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Three Kennedy School students from countries deeply affected by December’s tsunami disaster shared their personal stories and discussed future recovery and reconstruction efforts at the Kennedy School Forum tonight.
First-hand accounts of efforts from Kennedy School alumni in tsunami relief operations can be found on the Alumni Programs website. Stories of Kennedy School students working to assist tsunami victims may be accessed on the web also.
International relief efforts began within hours of the tsunami and continue today in all of the affected countries. Douglas Broderick SMG 04, who serves as Country Director of the United Nations World Food Program (WFP) in Beijing, says the WFP worked quickly to mobilize its resources.
“WFP has shown its extraordinary ability to feed thousands of hungry mouths in a very short amount of time,” Broderick said. “Within two weeks of the disaster, almost 900,000 people had been provided a fortnightly to monthly ration in Sri Lanka, Indonesia and Somalia. Staff have been working around the clock to manage WFP's Emergency Operation, scaling from food procurement, to the logistics of transport and delivery. It is expected that we will be feeding two million mouths over the next six months.”
The World Health Organization (WHO) also moved quickly to assist victims. Assistant Director-General Jack C. Chow MPA 96 feared the spread of disease. “Upon learning of the tsunami and the resulting devastation, I mobilized our Geneva-based WHO experts for medical assistance and policy advice in preventing the spread of malaria and mosquito-borne illnesses, helped restore TB and HIV/AIDS services, and contributed to rebuilding destroyed health services in the stricken zones,” he explained.
Hikaru Kozuki MPA-ID 01, an associate budget officer with the U.N. High Commissioner for Refugees (UNHCR), has been assisting with budget planning for tsunami operations. “UNHCR joined the rest of the UN family in a massive, coordinated response aimed at helping millions of people rebuild their shattered lives,” he said. “UNHCR launched a six-month, $75 million emergency relief operation for tsunami victims in the Indonesian province of Aceh, in Sri Lanka and in Somalia. Its humanitarian assistance focuses on providing shelter, non-food relief supplies and logistical support.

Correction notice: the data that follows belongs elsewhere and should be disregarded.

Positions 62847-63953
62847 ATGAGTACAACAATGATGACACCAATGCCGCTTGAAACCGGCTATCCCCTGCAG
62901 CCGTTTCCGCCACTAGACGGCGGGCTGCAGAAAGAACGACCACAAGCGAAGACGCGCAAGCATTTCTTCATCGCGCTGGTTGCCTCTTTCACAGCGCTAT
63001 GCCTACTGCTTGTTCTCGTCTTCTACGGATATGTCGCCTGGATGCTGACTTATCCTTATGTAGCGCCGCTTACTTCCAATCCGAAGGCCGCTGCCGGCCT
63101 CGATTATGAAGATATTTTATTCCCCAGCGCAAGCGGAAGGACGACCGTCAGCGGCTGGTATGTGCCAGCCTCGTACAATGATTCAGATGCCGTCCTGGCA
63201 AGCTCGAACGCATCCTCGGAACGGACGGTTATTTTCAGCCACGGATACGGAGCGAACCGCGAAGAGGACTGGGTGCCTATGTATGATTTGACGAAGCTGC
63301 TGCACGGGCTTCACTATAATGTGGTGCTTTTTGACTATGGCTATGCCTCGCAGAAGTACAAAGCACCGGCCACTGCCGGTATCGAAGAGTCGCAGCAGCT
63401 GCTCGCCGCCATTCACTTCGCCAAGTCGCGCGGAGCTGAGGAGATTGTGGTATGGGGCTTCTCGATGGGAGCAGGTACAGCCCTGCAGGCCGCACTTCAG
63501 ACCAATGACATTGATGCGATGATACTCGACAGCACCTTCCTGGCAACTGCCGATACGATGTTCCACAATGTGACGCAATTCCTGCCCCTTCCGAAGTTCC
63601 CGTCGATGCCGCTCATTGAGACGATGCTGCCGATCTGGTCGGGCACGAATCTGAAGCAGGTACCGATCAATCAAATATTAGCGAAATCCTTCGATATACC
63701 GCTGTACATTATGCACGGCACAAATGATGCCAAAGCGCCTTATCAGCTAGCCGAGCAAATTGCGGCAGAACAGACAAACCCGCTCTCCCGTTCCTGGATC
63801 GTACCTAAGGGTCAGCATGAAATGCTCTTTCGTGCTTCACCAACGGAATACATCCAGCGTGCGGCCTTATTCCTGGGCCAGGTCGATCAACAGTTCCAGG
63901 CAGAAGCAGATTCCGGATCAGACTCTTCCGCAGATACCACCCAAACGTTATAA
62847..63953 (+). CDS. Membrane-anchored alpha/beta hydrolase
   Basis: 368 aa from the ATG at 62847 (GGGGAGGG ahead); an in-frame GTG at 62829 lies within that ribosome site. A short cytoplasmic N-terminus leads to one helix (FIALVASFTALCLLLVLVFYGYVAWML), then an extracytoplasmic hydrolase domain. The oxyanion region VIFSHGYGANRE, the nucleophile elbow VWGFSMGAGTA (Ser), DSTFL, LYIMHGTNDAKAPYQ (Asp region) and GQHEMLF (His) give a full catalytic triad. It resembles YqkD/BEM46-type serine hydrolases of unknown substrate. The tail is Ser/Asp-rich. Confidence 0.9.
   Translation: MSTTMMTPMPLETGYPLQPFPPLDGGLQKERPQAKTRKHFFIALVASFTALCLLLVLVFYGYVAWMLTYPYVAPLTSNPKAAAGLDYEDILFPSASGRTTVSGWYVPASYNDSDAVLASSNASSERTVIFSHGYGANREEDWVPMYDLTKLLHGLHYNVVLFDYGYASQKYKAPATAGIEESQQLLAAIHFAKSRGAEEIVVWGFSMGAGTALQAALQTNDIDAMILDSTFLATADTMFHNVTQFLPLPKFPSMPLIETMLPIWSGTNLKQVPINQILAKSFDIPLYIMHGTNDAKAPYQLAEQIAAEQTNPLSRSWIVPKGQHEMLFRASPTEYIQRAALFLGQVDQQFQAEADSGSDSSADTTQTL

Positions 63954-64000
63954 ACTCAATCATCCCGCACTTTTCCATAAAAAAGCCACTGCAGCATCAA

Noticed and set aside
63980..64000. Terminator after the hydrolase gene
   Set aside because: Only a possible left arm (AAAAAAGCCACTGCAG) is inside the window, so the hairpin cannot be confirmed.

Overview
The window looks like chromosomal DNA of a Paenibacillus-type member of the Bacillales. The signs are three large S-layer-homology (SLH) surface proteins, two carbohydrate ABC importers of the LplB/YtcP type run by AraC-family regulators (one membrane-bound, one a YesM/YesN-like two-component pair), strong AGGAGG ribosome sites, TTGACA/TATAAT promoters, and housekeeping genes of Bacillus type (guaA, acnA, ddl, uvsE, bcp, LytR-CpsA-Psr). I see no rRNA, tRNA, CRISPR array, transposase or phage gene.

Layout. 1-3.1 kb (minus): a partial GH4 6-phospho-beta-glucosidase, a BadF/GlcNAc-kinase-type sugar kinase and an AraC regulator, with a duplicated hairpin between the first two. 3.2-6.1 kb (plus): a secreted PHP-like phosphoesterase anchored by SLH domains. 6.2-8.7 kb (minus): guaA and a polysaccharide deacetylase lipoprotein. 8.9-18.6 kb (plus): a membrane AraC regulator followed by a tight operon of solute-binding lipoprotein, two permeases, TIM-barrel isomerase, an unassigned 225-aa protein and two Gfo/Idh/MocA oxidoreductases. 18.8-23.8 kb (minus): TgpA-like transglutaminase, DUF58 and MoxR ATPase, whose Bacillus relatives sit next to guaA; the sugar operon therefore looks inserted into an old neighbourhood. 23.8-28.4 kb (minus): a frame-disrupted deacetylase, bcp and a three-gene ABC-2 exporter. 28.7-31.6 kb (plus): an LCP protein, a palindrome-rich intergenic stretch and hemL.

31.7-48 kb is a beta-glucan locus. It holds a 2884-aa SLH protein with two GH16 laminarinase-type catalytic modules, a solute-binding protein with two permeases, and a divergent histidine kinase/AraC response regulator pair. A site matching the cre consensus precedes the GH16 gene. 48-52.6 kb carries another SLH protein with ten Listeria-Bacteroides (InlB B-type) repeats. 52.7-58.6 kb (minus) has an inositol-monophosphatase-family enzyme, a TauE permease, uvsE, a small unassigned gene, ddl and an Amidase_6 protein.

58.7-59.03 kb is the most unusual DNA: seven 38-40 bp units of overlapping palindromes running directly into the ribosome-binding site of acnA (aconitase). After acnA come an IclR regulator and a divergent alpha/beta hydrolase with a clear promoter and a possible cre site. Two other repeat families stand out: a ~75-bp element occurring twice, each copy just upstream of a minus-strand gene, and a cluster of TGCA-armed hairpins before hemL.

Closer to home efforts have been no less dynamic. Save the Children, a Connecticut-based non-profit child assistance agency, sprang into action with a massive fundraising campaign. Tertia De Vos Trowbridge MPP 02 is involved in that effort.
“A number of people walked in off the street to our offices with donations including young children holding the $10 their grandparents gave them for the holidays who wanted to help the children affected by the tsunami,” she said. “We finally had to post some people in the lobby because the receptionist could not answer the phones and greet all of the people.”
Brian E. Tucker MPA 91, president of GeoHazards International, says his company has been working closely with its partner organization SEEDS (The Sustainable Environment and Ecological Development Society) in India to help run relief camps on some nearby islands.
“Working from Port Blair, SEEDS joined local authorities to coordinate relief efforts for the population. They also managed and operated relief shelters in Port Blair for people evacuated from all of the islands. They provided tents, infrastructure and relief supplies as needed. As I write this (Jan. 10), SEEDS is transitioning to the recovery phase and reports that, 'it will take sustained support for months, perhaps years to rebuild houses, schools, community facilities, infrastructure and livelihoods.'”